Li Zuojun (LZJ): I think that in 2013 the economy will follow a “first-high, then-low”trend, with shocks ahead  (前高后低、震荡前行的趋势). This includes both the market’s own cyclical adjustment and the government’s own pro-active adjustment. You can’t push forward transformations in the economic development model without having that development slow down.

There are a few reasons for the “first-high”: First, there was still some impetus from the rebound at the end of 2012. Path dependency means this growth can continue for a period of time. Second, the ascension of the new leadership has given investors and consumers some new confidence. Third, the central government has said that it wants to push forward urbanization. After they emphasized this urbanization push, local governments, capital markets, real estate developers all got some encouragement, and they gave a push to growth. Fourth, the international economic situation was improving, especially the continuation of the recovery in America, the stabilization of the Euro-zone, and Japan’s short-term economic improvements. These stimulated exports and boosted economic growth.

SLW: Why will the “then-low” emerge?

LZJ: As to the reasons for the “then-low”, I think one aspect is last May’s stimulus, when China utilized some growth-stabilizing measures. This was a certain degree of economic stimulus, and the effects of this kind of stimulus usually last about one year. For example, the 4 trillion yuan stimulus of early 2009 brought about a fast rebound in the economy, and that lasted for about one year. In reality, starting from the second quarter of 2010 the Chinese economy already exhibited a downward trend. Economic growth dropped from 12.1% in the Q1 2010 all the way to 7.4% in Q3 2012. You can see that the economic stimulus only cured the symptoms in the short-term but not the fundamental problem. As soon as the stimulus wore off, the economy began a downward trend. This time the growth-stabilization measures brought about a clear rebound in Q4 2012, but in reality Q1 2013 didn’t continue that rebound, the effects didn’t last as long as last time.

Another aspect can be seen from the attitude expressed by the central government. The government’s tolerance for a GDP slow-down is strengthening, and there’s a lot of will to move forward with changes. Recently the central government has squeezed the bubble in the financial system. This will sacrifice the speed of present GDP growth, a highly necessary step to boost long term healthy growth.

SLW: You’ve mentioned that there will be changes to Chinese economic growth: 2015-2020 growth will be 6-8%, 2020-2030 growth will be 4-6%, 2030 onwards growth will be 2-4%. That says that we’re in a transitional period from high growth to medium and low growth. What do you think are some signs of the new stage the Chinese economy has entered?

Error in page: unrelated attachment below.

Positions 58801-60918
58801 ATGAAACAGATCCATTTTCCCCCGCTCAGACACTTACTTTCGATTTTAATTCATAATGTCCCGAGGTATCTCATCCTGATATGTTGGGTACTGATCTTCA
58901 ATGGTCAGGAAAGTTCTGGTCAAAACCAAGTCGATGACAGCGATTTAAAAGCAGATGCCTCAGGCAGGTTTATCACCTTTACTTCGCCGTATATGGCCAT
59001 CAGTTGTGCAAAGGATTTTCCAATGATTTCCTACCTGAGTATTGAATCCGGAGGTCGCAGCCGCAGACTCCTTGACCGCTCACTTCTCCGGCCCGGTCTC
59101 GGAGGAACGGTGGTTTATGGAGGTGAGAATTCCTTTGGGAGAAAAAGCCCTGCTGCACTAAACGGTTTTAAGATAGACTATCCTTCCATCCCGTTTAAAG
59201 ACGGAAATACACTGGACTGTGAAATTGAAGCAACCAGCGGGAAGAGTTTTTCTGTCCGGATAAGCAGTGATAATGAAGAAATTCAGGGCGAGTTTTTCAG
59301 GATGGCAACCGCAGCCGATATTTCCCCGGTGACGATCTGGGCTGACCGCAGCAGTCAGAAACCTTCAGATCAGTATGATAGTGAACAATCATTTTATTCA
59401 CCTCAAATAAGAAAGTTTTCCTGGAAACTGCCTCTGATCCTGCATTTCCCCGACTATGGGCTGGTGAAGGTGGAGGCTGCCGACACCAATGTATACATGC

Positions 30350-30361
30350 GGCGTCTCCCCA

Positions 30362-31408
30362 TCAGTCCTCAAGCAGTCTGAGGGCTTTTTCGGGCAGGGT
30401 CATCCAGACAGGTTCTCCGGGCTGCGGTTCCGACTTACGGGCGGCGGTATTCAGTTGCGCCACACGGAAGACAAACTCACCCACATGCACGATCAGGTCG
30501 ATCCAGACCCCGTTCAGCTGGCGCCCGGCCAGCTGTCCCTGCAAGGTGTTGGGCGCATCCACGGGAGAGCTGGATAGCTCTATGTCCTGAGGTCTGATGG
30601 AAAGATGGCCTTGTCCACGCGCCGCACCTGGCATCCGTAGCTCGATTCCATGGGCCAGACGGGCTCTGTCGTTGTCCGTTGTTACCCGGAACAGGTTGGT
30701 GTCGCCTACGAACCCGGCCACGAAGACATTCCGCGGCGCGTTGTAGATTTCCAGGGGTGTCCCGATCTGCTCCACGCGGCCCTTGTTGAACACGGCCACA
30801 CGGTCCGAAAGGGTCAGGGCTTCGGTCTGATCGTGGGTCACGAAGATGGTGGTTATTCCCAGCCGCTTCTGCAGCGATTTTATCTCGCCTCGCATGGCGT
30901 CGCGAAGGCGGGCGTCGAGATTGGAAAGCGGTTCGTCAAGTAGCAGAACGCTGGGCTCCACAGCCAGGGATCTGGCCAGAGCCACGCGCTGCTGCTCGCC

LZJ: One is that the Chinese economy has just changed from a high-growth stage to a medium-growth stage. These last two years it’s been stepping down, and the 10+ percent growth rates of the past 30 years are already gone and not coming back.

Two is that China has started to enter a period of economic adjustment. It’s working through a couple years of economic structural and strategic adjustment, digesting the bubbles and contradictions that exist in the economy. This kind of adjustment needs to occur during a period of reasonable growth rates.

Third, China has entered a delicate period in terms of the “middle-income trap”. According to international experience, you enter this period when average incomes exceed $4,000. Up until now China has just stepped into this delicate period. In reality, China has already seen the appearance of problems that occurred in other countries caught in the middle-income trap, for example increases in the income gap, the intensification of social conflicts, difficulties in transforming and upgrading production processes.

Fourth, China has just entered a period of high costs. The cost of land, raw materials, energy resources, labor, capital, and intellectual property are all going up. It means China’s competitive advantage from low costs isn’t that obvious anymore.

Fifth, China’s industrialization has entered the middle and late stages, and “the second half stages of heavy industrialization.” The characteristic of this stage is that you need the blending of development in heavy industry and productive service industries. The first half of heavy industry’s development was a period of expanding capacity, the second half is about elevating quality, and economic growth will accordingly decrease. After these phases end, you enter a “post-industrial society”, and this is the reason that after 2020 we’ll see economic growth rates continue to decline.

Sixth, China’s urbanization has entered the second phase of its acceleration. According to international experience, urbanization is in its accelerating phase when urbanization rates are between 30 and 70%. In 2012 China’s urbanization rate was 52.6%, meaning it’s just transition from the first half to the second half of this acceleration. It’s the same as industrialization: the first half of this phase is about expanding quantity, but when you enter the second half, even though speeds are pretty fast, you’re already transitioning to the phase of elevating quality. When you enter this phase, the scope of basic infrastructure and real estate development will correspondingly shrink, causing economic growth to slow down.

SLW: Other than reasons originating in the Chinese economy, are there external factors influencing this?